The Hows And Whys Of Autumn Onions And Garlic

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A shortage of garlic means prices are likely to rise next year, so why not grow your own?

DRIP, DRIP, drip fell the raindrops last week, in what felt like one interminably long rainshower. It came as light drizzle, then heavy cloudbursts, followed by a grey, monotonous mizzle that made a mire of any vegetable plots. It also did for the annual autumn tidy- up in the OPW's walled kitchen garden, because despite OPW gardeners Meeda Downey and Brian Quinn's best intentions, a week of such watery weather made the task impossible.

"The ground is soaking", complained Brian as he and Meeda took shelter in the Kubota tractor from yet another heavy shower. "Even just walking on it, the soil is sticking in a thick layer onto the soles of our boots, which is always a bad sign. There's no point in us trying to dig, hoe or even hand-weed until things dry out a bit – we'd just do more harm than good."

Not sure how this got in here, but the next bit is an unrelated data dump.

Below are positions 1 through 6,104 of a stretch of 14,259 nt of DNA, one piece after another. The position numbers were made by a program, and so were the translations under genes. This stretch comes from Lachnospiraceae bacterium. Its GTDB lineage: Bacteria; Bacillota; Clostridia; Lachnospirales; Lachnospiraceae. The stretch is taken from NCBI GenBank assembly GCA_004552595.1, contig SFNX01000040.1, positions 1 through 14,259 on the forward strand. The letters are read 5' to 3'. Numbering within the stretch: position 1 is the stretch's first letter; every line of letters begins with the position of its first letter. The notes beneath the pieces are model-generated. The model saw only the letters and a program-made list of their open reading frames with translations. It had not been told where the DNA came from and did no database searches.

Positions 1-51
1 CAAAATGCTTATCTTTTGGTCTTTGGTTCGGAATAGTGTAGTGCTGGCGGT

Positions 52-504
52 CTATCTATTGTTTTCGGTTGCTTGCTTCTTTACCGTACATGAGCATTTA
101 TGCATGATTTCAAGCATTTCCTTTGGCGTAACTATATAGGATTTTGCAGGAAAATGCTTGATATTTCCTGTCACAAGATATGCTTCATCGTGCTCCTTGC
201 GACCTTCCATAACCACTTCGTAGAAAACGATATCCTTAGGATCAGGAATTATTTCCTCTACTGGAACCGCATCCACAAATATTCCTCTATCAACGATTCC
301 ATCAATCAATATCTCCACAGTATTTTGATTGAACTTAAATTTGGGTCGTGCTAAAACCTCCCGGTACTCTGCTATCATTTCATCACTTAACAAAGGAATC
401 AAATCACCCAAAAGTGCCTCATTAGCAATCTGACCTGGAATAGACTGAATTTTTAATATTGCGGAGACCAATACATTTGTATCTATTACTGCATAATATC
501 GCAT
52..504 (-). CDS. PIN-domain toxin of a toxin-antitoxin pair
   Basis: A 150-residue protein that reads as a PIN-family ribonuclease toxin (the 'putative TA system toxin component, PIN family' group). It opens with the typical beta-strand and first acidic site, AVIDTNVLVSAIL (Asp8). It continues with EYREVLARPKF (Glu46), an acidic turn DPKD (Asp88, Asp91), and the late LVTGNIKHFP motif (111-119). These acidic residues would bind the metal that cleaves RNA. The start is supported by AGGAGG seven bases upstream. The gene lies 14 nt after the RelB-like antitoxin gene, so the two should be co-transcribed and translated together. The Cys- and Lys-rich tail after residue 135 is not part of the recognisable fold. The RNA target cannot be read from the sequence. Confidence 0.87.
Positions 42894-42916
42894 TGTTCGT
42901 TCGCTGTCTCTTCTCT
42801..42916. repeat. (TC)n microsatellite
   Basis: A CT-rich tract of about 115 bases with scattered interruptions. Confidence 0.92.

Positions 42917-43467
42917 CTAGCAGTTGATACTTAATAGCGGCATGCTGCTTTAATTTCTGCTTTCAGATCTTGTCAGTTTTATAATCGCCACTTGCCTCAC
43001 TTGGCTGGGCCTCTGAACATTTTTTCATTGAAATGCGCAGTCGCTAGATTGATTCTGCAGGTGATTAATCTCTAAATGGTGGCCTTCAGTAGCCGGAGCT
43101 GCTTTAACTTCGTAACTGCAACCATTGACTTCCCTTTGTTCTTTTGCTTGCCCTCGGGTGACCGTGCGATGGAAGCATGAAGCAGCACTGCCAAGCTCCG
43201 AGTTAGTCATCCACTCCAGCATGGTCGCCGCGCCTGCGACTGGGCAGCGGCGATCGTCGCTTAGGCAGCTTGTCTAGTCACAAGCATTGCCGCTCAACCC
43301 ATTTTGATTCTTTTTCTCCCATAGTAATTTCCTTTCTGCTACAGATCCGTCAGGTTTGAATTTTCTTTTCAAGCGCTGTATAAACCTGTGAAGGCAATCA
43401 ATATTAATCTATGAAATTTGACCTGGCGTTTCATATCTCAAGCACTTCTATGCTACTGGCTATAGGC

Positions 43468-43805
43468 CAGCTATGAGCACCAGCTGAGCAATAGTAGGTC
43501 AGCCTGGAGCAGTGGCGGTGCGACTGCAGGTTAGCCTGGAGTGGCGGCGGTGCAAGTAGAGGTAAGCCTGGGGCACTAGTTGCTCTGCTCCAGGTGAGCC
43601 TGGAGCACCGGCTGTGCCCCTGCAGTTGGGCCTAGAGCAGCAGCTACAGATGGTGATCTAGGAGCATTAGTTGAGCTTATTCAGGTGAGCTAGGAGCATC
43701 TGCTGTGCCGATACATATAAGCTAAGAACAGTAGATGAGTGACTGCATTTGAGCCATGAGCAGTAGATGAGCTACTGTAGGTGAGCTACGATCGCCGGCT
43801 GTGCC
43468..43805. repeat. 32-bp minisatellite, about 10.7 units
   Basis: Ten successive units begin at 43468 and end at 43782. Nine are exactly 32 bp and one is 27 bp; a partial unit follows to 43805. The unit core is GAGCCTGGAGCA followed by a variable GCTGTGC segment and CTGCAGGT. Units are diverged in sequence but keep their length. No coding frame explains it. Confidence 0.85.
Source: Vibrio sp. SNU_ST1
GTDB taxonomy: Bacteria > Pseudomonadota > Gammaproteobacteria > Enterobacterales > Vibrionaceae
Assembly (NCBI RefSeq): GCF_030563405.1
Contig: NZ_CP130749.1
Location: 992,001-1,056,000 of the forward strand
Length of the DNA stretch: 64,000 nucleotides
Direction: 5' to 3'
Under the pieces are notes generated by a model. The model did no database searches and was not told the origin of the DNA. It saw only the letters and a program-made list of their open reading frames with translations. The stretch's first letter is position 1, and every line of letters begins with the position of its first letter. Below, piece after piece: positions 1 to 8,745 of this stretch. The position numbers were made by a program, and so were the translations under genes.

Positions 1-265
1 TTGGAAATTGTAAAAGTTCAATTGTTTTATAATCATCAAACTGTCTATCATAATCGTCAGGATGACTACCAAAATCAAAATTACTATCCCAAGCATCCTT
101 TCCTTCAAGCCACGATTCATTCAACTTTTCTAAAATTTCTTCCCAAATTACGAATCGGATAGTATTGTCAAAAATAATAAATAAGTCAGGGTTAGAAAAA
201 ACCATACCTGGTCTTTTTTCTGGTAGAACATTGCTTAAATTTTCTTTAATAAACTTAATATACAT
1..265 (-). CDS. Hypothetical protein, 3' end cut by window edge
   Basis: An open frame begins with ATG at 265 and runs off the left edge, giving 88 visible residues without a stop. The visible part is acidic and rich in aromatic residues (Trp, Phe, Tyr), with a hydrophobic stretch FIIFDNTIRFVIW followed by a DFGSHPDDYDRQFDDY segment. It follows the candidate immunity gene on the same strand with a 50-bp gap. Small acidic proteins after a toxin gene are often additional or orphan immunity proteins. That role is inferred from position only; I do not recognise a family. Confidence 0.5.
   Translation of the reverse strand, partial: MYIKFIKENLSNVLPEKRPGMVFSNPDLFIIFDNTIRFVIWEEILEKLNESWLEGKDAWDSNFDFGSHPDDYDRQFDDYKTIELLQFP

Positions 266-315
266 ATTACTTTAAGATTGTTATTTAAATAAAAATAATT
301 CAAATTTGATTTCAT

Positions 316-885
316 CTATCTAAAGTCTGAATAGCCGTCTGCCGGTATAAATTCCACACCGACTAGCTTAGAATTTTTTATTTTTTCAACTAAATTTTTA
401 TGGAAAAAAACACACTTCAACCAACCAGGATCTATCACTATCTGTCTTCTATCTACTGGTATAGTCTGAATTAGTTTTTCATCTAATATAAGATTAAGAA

So, while the OPW gardeners are forced indoors to continue negotiations with the rain gods, this week's Urban Farmer column takes a look at the "hows" and "whys" of growing autumn onions, autumn shallots and garlic – three crops never grown in the walled garden because of the OPW gardeners' ongoing battle to contain the spread of the dreaded onion white rot. Once present in any garden, this depressingly persistent fungal disease will attack all members of the Allium family, and is almost impossible to eradicate. But restricting the number and variety of allium crops grown in the walled garden throughout the year (including leeks, onions, shallots, chives, scallions and garlic) is one way the gardeners hope to curtail the disease. "Technically we shouldn't grow any members of the onion family for at least eight years if we want to get rid of the disease, but that's not realistic. So instead we're just growing the typical maincrops during the summer months and avoiding any of the overwintering crops", explains Meeda.